Anyone who has lived in Corpus Christi for awhile knows the surf on our gulf beaches can be dangerous, especially when there are rip currents in place.
In the wake of yesterday’s disappearance of an 18-year-old King High School student, the county’s Coastal Parks Department wants to remind people about the dangers in the surf.
Surf conditions are far worse today than they were yesterday.
And when it’s like this, swimmers are warned not to go out too deep into the water because what happened yesterday can happen to anyone.
“It is that dangerous,” Scott Cross, director of the Coastal Parks Department, said. ”It can happen just like that.”
Rip currents are a natural part of the open water.
It is a strong, narrow current of water that’s created when the surf rushes back out to sea. But they are not to be taken lightly. And the Coastal Parks Department has taken steps to keep people informed about their dangers.
“We have warning signs out there,” Cross said. “We’ve got the warning flags system that we put out, yellow red green.”
Red means danger. Yellow means caution. Green means you’re good to go.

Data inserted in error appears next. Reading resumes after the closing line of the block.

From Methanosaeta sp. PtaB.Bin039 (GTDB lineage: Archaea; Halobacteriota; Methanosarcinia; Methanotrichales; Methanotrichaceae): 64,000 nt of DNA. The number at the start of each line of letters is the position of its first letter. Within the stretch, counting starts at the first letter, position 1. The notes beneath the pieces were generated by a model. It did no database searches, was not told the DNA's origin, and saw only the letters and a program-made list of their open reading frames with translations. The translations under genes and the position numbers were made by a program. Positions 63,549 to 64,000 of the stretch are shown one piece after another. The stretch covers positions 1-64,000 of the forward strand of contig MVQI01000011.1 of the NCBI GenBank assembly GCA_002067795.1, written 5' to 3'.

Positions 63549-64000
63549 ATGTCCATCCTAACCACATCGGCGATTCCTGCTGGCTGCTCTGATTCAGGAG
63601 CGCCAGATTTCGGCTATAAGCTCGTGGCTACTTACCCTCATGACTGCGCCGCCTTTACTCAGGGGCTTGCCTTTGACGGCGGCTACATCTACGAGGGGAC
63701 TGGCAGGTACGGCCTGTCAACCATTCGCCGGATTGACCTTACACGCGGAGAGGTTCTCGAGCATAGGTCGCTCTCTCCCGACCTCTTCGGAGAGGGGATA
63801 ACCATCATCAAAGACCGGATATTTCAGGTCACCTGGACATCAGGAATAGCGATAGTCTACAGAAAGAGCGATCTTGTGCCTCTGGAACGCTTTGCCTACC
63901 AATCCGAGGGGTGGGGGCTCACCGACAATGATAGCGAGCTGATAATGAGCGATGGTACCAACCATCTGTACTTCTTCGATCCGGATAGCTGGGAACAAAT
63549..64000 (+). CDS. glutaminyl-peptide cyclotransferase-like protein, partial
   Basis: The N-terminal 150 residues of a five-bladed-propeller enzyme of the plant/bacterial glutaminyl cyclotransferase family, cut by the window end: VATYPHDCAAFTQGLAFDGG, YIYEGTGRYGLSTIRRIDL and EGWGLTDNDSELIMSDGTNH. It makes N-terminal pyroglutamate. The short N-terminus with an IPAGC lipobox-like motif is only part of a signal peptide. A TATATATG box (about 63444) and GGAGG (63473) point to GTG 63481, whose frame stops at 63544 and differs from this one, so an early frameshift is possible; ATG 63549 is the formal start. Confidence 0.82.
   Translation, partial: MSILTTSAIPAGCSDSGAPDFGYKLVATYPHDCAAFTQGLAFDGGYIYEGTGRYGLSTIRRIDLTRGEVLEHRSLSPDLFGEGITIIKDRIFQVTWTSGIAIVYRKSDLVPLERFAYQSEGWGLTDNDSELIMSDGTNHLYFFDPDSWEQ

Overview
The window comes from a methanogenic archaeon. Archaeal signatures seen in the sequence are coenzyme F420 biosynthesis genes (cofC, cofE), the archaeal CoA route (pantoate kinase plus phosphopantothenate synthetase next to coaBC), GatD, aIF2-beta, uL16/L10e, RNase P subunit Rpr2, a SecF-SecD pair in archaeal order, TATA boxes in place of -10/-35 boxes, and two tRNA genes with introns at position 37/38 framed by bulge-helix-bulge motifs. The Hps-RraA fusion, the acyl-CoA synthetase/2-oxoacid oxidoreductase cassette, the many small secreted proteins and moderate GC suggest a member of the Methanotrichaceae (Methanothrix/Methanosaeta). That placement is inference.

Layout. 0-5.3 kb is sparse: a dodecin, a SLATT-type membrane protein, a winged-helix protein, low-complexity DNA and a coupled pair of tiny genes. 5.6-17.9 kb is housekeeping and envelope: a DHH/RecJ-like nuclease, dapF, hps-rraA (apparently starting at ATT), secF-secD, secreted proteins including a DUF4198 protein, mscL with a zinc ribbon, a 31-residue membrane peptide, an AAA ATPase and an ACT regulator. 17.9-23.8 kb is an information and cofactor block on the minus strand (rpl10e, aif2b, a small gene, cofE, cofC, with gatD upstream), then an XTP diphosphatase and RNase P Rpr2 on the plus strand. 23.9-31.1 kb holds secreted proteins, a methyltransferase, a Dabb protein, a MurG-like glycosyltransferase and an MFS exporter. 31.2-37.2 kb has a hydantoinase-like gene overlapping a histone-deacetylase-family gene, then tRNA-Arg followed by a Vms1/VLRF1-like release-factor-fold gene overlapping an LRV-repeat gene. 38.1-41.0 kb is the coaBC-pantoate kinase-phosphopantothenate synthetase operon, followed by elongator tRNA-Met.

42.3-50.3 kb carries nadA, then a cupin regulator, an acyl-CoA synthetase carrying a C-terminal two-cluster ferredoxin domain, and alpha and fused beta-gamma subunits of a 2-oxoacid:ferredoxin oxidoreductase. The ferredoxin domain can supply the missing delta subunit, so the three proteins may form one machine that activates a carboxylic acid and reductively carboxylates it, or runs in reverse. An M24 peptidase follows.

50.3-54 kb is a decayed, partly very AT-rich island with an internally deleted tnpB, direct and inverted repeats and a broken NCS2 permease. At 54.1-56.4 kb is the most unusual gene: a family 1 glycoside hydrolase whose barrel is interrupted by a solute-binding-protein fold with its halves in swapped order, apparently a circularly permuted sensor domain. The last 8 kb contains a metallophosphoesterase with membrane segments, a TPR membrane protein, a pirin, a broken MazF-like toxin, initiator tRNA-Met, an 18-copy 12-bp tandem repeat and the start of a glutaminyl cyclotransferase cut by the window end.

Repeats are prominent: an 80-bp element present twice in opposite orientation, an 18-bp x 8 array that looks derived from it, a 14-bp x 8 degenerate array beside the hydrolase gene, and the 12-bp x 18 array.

And the signs are everywhere.
“At the restrooms, the piers, the parking lots,” Cross said.
Still, some people take their chances.
So, if you’re caught in a rip current, the key is to stay calm.
“You can survive a rip current if you don’t panic,” Cross said. “Stay calm and you know to swim parallel to the beach. Do not try to overpower it because you are not going to.”
If you try swimming towards the beach, this will only cause you to tire out.
“Mother nature does not play at all,” Cross said.
And the Coastal Parks Department urges anyone who visits, whether they’re from out of town or a long-time beachgoer, to do the proper planning beforehand.
“Figure out what your surf conditions are, look at the warning signs and if you have any questions, call,” Cross said.
All of the information about water conditions and rip current conditions can found on the National Weather Service web page, Cross said.
And there’s also some advice if you’ve ever in a situation where you spot a swimmer having trouble out in the water.
Cross says you should immediately look for a lifeguard.